Feb 8, 2018
On the latest episode of the ABA Banking Journal Podcast, the leader of the Washington, D.C., area's largest community bank describes how his bank invests in its customer experience and the next generation of employees. Dan Schrider, president and CEO of Sandy Spring Bank in Olney, Md., since 2009, tells co-hosts Evan Sparks and Joan Gregory Saenz about how the bank uses its internal "channel committee" as well as feedback obtained through its "voice of a client" program to determine the right balance between existing and emerging banking platforms.
"How do you come up with the resources to continue investing in these new channels?" Schrider asks. "How do we take some cost out of one channel -- and branches tend to be a pretty costly channel -- in an effort to invest in other segments?" For example, as Sandy Spring -- which has approximately $7.5 billion in assets following its just-concluded merger with Reston, Va.-based WashingtonFirst Bank -- has streamlined its physical location network in recent years, it used savings to invest in Salesforce CRM software for more than 600 frontline employees, which helps employees offer more customized and tailored product offers.
As a nearly-three-decade veteran of Sandy Spring, Schrider places a premium on internal professional development, "putting tools in the hands of our employees so that they can, together with their supervisor or manager, plan out their career path [and] create some visibility of where they want to go down the road." Sandy Spring Bank uses a self-created curriculum that covers both technical skills as well as broader cultural matters of "who we want to be for our clients and each other," and the bank uses additional resources from ABA and its state bankers associations. (For example, Schrider is a graduate and former advisory board chairman at the ABA Stonier Graduate School of Banking.)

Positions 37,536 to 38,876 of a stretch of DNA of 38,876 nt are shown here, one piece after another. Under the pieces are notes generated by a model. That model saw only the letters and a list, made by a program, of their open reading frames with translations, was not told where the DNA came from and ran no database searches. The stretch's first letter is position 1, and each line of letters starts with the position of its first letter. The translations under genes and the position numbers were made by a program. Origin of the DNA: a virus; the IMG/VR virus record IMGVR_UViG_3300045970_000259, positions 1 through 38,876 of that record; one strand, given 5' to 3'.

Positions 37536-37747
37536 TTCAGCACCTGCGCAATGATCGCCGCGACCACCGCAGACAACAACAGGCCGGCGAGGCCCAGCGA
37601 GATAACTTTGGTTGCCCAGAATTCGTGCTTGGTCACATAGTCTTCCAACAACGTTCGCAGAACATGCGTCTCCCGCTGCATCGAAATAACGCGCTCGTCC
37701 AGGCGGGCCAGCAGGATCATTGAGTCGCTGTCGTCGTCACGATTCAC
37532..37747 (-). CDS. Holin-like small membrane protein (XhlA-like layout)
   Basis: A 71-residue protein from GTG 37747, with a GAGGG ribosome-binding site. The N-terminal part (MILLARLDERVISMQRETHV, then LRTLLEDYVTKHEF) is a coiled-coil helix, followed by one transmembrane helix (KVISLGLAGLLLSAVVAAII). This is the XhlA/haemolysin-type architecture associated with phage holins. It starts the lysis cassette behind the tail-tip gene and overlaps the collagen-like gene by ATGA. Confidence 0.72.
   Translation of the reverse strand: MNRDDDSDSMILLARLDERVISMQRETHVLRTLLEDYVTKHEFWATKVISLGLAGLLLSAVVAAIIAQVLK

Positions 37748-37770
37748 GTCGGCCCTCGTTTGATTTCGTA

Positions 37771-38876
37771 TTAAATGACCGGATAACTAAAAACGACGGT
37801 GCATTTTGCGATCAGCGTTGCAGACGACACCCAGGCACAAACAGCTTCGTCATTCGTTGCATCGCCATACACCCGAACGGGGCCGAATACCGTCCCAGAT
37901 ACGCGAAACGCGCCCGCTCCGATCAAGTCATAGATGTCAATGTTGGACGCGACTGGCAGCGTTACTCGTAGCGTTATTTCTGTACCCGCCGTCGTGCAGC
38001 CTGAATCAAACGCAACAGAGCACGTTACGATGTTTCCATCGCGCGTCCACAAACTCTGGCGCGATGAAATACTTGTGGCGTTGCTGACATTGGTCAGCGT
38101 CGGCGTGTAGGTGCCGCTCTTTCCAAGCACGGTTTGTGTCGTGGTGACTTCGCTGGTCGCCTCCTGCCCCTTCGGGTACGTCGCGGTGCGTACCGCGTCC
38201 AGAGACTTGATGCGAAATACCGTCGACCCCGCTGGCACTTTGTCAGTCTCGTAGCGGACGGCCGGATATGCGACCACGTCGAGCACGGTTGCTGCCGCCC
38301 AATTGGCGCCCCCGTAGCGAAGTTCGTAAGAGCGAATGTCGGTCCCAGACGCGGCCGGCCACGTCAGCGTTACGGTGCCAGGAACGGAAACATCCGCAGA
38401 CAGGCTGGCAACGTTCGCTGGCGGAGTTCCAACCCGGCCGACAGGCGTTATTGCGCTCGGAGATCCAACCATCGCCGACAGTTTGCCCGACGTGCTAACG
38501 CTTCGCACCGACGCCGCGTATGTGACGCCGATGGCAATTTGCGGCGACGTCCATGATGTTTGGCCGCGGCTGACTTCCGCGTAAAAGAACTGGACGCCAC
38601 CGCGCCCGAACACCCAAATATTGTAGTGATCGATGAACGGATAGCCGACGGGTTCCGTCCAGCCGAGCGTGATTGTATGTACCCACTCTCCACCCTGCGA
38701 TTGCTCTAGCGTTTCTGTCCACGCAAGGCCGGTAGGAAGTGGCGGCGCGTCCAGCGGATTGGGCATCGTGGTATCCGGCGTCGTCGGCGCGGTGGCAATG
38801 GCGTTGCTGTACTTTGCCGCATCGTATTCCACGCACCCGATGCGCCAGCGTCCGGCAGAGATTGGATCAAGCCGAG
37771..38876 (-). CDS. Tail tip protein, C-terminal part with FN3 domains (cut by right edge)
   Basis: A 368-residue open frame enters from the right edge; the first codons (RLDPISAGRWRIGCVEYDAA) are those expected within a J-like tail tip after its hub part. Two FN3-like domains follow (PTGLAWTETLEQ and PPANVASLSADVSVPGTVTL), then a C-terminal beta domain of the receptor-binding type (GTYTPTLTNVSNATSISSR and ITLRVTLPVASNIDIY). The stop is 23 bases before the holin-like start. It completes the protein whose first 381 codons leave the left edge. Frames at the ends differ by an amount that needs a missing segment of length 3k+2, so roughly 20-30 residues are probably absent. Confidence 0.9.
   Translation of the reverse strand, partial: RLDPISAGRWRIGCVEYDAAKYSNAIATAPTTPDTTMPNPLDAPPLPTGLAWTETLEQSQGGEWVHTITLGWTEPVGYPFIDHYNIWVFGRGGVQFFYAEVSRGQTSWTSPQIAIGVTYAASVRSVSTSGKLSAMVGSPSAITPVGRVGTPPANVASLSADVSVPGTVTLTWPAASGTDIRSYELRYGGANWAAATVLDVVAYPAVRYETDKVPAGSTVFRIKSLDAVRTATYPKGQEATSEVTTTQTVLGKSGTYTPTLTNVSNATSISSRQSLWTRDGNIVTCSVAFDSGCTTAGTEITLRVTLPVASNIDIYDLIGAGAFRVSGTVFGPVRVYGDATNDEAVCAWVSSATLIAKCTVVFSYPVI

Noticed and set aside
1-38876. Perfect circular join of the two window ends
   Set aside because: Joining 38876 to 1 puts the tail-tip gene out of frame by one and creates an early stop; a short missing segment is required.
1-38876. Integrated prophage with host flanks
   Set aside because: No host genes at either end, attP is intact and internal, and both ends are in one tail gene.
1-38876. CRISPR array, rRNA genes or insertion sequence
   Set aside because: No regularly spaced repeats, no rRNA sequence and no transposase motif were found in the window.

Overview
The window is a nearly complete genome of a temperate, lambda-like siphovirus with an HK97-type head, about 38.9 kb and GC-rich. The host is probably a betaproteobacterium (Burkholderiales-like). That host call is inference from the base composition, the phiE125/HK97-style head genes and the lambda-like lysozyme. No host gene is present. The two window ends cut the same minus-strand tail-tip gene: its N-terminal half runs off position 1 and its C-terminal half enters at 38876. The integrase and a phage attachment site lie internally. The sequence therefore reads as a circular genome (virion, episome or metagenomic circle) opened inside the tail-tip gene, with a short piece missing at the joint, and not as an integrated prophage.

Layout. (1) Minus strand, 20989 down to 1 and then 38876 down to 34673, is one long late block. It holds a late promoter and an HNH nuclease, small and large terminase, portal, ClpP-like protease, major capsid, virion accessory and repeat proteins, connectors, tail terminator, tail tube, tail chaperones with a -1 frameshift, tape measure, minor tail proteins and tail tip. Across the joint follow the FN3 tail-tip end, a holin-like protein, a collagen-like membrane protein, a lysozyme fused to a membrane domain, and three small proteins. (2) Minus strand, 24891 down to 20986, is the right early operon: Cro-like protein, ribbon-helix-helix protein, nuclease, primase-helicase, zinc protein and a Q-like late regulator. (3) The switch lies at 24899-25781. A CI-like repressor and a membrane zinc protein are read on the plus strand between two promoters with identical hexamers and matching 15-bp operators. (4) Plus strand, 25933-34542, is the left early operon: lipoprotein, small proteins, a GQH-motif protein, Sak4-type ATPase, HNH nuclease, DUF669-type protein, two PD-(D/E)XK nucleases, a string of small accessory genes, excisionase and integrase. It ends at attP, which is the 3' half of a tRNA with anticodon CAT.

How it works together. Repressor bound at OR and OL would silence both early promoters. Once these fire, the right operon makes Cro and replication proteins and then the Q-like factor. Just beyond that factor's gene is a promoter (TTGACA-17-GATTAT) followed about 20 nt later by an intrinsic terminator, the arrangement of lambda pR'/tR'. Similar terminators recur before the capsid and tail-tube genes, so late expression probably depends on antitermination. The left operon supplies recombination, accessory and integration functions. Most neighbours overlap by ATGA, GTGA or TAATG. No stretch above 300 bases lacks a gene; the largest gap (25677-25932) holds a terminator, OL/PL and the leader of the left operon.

Schrider also discusses his bank's plans to grow beyond the $10 billion asset threshold, the growth of new industries in the Washington market and trends in that region (as well as the prospect of Amazon locating its much vaunted second headquarters in the D.C. area) and what it was like to become a bank CEO in the teeth of the financial crisis.